By this point, the City Planning Commission wasn’t cold and unthinking about the regular people in Omaha. In 1919, cars were still relatively rare in the city and they weren’t seen as a necessity. Streetcars roamed throughout the city, and the Commission wanted people going to the River Drive as easily as they did other parts of the city.
Embracing the new technology of the automobile, they recommended that a popular motor bus service be established across the entire Boulevard system and on the proposed River Drive when finished. This would give people an opportunity to see and enjoy the natural scenery along Omaha’s Boulevards and Parks and the River Drive.
The Drive would’ve connected with almost every major east-west street in Omaha at the time. Intersections would be smooth and easy, and the River Drive would be accessible for walking, too. The Commission estimated half of the city’s population lived within walking distance to the River Drive, so its usability and appreciation were almost guaranteed.
City Fails, River Drive Dies
The 1919 plan said plainly, “To acquire the necessary right of way for the Drive now is neither a difficult nor expensive task. Delay means complete failure of this remarkable plan.”
Unfortunately, most people at the time didn’t take the Commission’s plans seriously. The City of Omaha was experiencing fiscal challenges at that point, and without serious political leadership Omaha’s River Drive was merely an unrealized vision. The plan failed that year, and was never seriously resurrected after that.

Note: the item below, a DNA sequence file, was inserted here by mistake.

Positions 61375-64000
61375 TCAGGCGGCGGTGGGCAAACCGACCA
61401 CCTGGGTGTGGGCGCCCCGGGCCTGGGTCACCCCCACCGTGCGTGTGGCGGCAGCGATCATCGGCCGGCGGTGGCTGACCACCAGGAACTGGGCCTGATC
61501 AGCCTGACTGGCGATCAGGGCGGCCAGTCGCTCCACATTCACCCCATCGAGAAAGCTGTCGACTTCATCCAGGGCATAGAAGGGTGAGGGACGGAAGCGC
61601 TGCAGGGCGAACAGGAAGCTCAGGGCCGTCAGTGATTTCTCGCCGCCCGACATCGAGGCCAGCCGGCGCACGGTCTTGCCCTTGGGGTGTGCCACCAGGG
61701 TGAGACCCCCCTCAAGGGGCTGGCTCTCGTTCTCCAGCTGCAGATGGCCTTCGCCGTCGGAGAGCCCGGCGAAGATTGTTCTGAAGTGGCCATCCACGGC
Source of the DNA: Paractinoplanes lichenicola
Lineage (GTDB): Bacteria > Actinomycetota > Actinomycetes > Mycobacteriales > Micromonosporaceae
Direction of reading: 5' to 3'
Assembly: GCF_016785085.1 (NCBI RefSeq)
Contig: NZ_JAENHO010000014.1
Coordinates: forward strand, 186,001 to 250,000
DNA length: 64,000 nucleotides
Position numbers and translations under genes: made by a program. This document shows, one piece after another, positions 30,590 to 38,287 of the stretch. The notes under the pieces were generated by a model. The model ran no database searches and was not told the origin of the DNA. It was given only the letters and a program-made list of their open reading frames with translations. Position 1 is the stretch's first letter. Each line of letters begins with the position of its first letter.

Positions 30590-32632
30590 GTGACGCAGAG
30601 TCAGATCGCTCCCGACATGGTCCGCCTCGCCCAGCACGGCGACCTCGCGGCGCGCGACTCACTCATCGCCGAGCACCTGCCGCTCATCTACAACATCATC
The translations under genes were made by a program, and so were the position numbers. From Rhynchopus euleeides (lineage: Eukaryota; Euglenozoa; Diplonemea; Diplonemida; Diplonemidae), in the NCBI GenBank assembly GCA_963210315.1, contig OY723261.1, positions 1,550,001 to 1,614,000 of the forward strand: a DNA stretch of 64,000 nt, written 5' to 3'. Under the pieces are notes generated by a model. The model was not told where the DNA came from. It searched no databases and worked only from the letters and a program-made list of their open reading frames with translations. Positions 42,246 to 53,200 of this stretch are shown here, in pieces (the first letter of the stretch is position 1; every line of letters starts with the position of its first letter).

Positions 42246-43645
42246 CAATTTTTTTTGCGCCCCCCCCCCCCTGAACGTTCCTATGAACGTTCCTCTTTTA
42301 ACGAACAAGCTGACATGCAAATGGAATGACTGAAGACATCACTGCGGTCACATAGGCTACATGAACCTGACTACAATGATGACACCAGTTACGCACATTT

People did talk about the plan through 1938, including a beautiful op-ed piece in the World-Herald calling for the City to activate the beauty of the river. But without real leadership behind it or real investment, little happened. Abbott Drive and JJ Pershing Drive were completed along the originally planned drive, but were done separately from the 1919 plan. Nothing happened in South Omaha.
In the next 90 years, Omaha’s waterfront suffered. Old industrial areas on the river shut down and rotted, many poisoning Omaha’s population and the Missouri as they were ignored. That included the old ASARCO plant, the Union Pacific shops, and others. A car wrecker located north of downtown was open for more than 50 years, and the old Willow Springs Distillery sat empty for a long time, too.
As late as 1971, Omaha city planners were considering a River Drive that would extend from the Washington County line deep into Sarpy County. Of course, that never happened either. See the proposed map at the bottom of this article.